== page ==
However, tongues can only wag for so long when a woman is condemned. A raid on brothels sent Elizabeth to court to pay for her crimes. She was fined a shilling and sentenced to two days in the pillory. As with many of our tarts' judgment days, the whole town showed up to witness. Elizabeth was feeling ill so was allowed to lay face down in front of the pillory. Someone (maybe Elizabeth herself) paid guards to stand in front of Elizabeth as some sort of protection from the onslaught of what she was about to be pelted with. The crowd was large and very rowdy. A little boy died when he fell on a iron fence, trying to get a better look. By the time Elizabeth was brought to the pillory the crowd was out for blood, her blood. They were so violent in pelting Elizabeth that she was dragged off the pillory half-dead, despite her face-down position and guards. Her wounds would prove to be fatal and Elizabeth soon died from the ordeal before she could even make it to the second day of her sentence. While Elizabeth was not the nicest person in the world, her violent martyrdom begs the question: why so bitter?
May he who is without guilt cast the first stone.
Thursday, September 24, 2009
I hope you have your pints ready because, as I wrote before, it's Arthur Guinness Day. It is officially the 250th anniversary of our favourite beer!
It's very easy to celebrate, all you need is a glass of Guinness and some friends to toast with. At 17.59 GMT (5:59pm) the world will raise their glasses for this universal toast. So set your alarms! Mine will be going off at 12:59, hopefully the boss won't mind.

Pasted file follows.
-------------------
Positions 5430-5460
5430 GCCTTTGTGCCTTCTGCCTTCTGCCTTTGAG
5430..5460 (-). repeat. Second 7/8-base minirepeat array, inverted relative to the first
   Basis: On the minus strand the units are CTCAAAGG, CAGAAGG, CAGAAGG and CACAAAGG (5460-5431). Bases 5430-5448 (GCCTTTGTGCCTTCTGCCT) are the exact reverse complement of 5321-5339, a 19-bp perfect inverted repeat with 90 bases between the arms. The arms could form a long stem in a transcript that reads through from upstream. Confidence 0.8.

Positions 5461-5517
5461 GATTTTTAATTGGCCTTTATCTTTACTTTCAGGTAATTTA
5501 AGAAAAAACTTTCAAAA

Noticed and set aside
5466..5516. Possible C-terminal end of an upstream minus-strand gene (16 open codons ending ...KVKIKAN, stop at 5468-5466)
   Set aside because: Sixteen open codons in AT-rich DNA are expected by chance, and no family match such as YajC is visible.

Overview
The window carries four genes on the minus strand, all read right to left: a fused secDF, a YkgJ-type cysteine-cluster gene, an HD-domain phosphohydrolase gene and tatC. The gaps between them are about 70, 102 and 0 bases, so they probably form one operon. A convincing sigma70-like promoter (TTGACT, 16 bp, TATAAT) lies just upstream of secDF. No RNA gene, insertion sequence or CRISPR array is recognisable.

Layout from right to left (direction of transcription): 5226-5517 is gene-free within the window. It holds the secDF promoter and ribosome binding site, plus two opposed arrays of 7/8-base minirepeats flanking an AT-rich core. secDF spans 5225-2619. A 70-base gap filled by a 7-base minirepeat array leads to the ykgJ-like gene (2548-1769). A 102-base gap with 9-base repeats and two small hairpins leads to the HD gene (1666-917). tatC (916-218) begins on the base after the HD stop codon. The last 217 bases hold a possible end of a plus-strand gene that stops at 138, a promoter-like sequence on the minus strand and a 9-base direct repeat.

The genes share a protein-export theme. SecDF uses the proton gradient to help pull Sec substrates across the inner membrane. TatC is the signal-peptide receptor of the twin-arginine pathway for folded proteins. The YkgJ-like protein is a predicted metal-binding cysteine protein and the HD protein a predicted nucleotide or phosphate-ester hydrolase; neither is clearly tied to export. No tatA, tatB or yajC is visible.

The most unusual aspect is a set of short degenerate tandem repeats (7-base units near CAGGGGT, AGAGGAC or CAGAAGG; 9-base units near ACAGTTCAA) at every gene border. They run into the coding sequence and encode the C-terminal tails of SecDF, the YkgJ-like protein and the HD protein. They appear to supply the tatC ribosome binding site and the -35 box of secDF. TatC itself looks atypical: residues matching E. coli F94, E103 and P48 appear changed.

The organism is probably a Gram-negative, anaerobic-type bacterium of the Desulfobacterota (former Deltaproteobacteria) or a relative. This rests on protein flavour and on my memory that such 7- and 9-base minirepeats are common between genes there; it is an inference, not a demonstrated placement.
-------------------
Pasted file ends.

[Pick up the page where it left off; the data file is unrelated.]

Wednesday, September 23, 2009
Here is something you don't see often. While looking up the Russian artist, Ivan Argunov, I came across this intriguing portrait of his. I immediately had to look up this young lady. Unfortunately, there was not much information out there, and the little I found only made me want to know more.
Her name was Annushka and Argunov painted her in 1767. Annushka was a Kalmyk girl, a group from western Mongolians which had its origins in central Asia. She was a serf just like Agunov; he belonged to Count Sheremetev and Anushka belonged to his daughter, Countess Varvara Sheremeteva. It is the countess' likeness which she holds in her portrait. From the little I was able to make out, it seems that Annushka and Varvara had a special relationship, and Varvara took it upon herself to educate the cute little Kalmyk girl.
Tuesday, September 22, 2009
Well...sort of. Elyse reminded me today that it is the first day of the French Republican Calendar. After the end of The Terror, the elitist republicans decided to make their own calendar which, they thought, was more logical. The result was complicated and didn't mesh with the rest of the world's method. Elyse has broken down the complexities of this calendar which I highly recommend you checking out. Bonne Annee!
Monday, September 21, 2009